The statistically significant difference in increased number of reported deaths 
(total and infant) for the 14-week period after Fukushima has an added dimen- 
sion because of similar findings for the four months immediately after the 
Chernobyl meltdown in 1986, using a 10 percent sample of U.S. deaths. The 
post-Chernobyl increases, based on preliminary death data, were roughly com- 
parable to the increases calculated from final death data (see Appendix Table 2). 
The preliminary versus final 1985–1986 change for the period May–August in 
total deaths was within 3.7 percentage points (+6.0% vs. +2.3%), and the count 
of infant deaths was within 3.0 percentage points (+3.1% vs. +0.1%). Thus, it is 
unlikely that, for Fukushima, final death counts would show results markedly 
different from the finding that more Americans, especially infants, died than 
expected in the 14-week period following arrival of the Fukushima fallout. 
The 14-week excess death projections after mid-March 2011 (13,983 total, 
822 infant) are relatively similar to actual excesses in May–August 1986 (16,573 
total, 306 infant). 
Recent assessments have suggested that the amount of radioactivity released 
from Fukushima equals or exceeds that released from Chernobyl. Given the 
continuing emission of radioisotopes from the melted reactors, the high density 
of population around the plant, and the close proximity to food sources, we can 
expect that morbidity and mortality will be high in Japan. The relative homo- 
geneity of the Japanese population will allow for comparison of health conse- 
quences for people living in areas with lesser and greater levels of contamination, 
as has been done in areas affected by Chernobyl.
Adverse health effects may also be expected in the United States, even though 
exposures have been far below those in Japan. Low-dose radiation exposure, 
previously assumed to be harmless, has been linked with elevated disease rates 
in children born to women who underwent pelvic X-rays while pregnant (18), 
Americans exposed to atomic bomb fallout (19), nuclear plant workers (20), 
and, for leukemia, children exposed to very low doses after Chernobyl (21). 
In addition to physical diseases is loss of cognitive ability in adolescents fol- 
lowing low-dose ionizing radiation in utero (22). 
The human fetus and infant are especially radiosensitive, given their rapid 
cell growth and cell division, as well as their small size that results in a propor-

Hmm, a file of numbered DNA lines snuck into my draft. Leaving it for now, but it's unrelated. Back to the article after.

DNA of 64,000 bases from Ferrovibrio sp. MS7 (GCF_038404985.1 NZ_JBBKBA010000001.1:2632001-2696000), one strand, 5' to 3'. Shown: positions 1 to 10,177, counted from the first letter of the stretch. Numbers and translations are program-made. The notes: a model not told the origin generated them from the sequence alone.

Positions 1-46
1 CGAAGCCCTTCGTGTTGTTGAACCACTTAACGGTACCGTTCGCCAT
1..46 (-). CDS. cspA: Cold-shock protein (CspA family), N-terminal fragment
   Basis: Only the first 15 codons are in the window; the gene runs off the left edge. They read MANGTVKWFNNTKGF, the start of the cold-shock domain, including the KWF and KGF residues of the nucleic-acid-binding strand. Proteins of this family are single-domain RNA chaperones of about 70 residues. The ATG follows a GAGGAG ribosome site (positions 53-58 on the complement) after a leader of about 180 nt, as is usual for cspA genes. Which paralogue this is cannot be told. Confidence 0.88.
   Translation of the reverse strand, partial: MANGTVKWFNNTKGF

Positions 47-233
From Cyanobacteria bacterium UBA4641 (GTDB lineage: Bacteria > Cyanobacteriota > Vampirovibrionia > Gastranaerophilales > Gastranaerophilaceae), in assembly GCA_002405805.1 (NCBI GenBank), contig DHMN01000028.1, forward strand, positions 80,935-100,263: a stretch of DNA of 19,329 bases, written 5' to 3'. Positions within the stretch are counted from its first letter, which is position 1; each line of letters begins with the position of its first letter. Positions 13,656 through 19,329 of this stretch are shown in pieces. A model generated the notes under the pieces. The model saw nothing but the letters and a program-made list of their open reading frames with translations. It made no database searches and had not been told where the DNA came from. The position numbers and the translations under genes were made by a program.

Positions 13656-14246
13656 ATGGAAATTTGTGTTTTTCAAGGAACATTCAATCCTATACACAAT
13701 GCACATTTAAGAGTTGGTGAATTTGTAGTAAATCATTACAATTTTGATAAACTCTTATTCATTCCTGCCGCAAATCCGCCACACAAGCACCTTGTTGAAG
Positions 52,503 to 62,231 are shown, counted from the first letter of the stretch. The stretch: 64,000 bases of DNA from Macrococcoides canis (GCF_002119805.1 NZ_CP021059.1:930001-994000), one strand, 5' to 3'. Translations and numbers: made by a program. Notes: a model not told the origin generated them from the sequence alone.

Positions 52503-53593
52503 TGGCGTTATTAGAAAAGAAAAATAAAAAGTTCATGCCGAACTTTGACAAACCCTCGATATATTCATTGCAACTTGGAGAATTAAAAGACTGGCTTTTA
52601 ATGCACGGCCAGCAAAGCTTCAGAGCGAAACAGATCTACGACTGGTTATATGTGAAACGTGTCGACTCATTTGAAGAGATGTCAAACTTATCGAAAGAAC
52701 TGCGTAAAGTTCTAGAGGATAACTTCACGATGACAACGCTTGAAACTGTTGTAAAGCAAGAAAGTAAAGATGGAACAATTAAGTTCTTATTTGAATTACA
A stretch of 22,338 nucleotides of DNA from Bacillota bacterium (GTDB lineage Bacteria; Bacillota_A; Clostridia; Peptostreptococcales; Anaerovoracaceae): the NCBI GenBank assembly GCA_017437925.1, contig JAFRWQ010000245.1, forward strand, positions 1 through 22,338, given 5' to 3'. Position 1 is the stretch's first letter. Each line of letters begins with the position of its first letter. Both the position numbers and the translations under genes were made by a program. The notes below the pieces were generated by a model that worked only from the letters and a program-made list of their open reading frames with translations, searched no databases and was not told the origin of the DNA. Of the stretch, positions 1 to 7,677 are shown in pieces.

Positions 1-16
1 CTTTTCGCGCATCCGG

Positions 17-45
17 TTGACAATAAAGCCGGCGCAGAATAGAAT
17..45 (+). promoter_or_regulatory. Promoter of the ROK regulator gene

tionately larger dose. These exposures include X-ray, alpha, beta, and gamma 

radiation. Depending on the time of in utero radiation exposure, the result can be 
expressed as spontaneous abortion, premature birth, low birth weight, stillbirth, 
infant death, congenital malformations, and brain damage. 
While this report concentrates on effects to humans, all life is sensitive to 
nuclear radiation exposure, including plants, fungi, insects spiders, birds, fish, 
and other animals (23). The best-studied group near Chernobyl (birds) shows 
a 50 percent decrease in species richness and a 66 percent drop in abundance in 
the most contaminated areas, compared with normal background in the same 
neighborhood (24). 
More importantly, the findings reported here, plus the disease patterns that 
developed after Chernobyl, indicate that public health personnel can anticipate 
and plan to put in place diagnostic and treatment procedures. Given the con- 
tinued high levels of radioactive iodine, it is predicted that the incidence of 
thyroid disease, including thyroid insufficiency in newborns and thyroid cancer 
in children and adults, will increase (4, 25). 
The health effects of exposure to radioactivity from the Fukushima meltdowns, 
both in Japan and around the world, will take a long time to fully assess. The 
paucity of data from the U.S. EPA is unfortunate and will hamper future studies. 
A quarter of a century after the Chernobyl disaster, and more than 60 years after 
the bombings of Hiroshima and Nagasaki, compilations of health casualties 
are still being updated. It is critical that research should proceed with all due 
haste, as answers are essential to early diagnosis and treatment for exposed 
people, particularly children and the very young." 

(Mangano & Sherman, Increase of U.S Mortality and Fukushima Fallout, 2011-2012)

Altough this is by far not a finished study, it gives disturbing and inconveniant hints that even low-level radiation doses cause serious health problems. The whole study can be read here:
Mangano & Sherman Study

* Email correspondance with Dr. Janette Sherman from February, 8th 2012.

Montag, 6. Februar 2012

Interview avec Stéphane L' Homme (Francais & English)

Aujourd'hui en interview, Stéphane L'Homme: De 2002 à 2010 il fût le porte-parole du "Réseau Sortir du Nucléaire. Avec Stéphane, qui préside également "l' Observatoire du Nucléaire", nous avons parlé de Fukushima, les "stress tests" et Cattenom.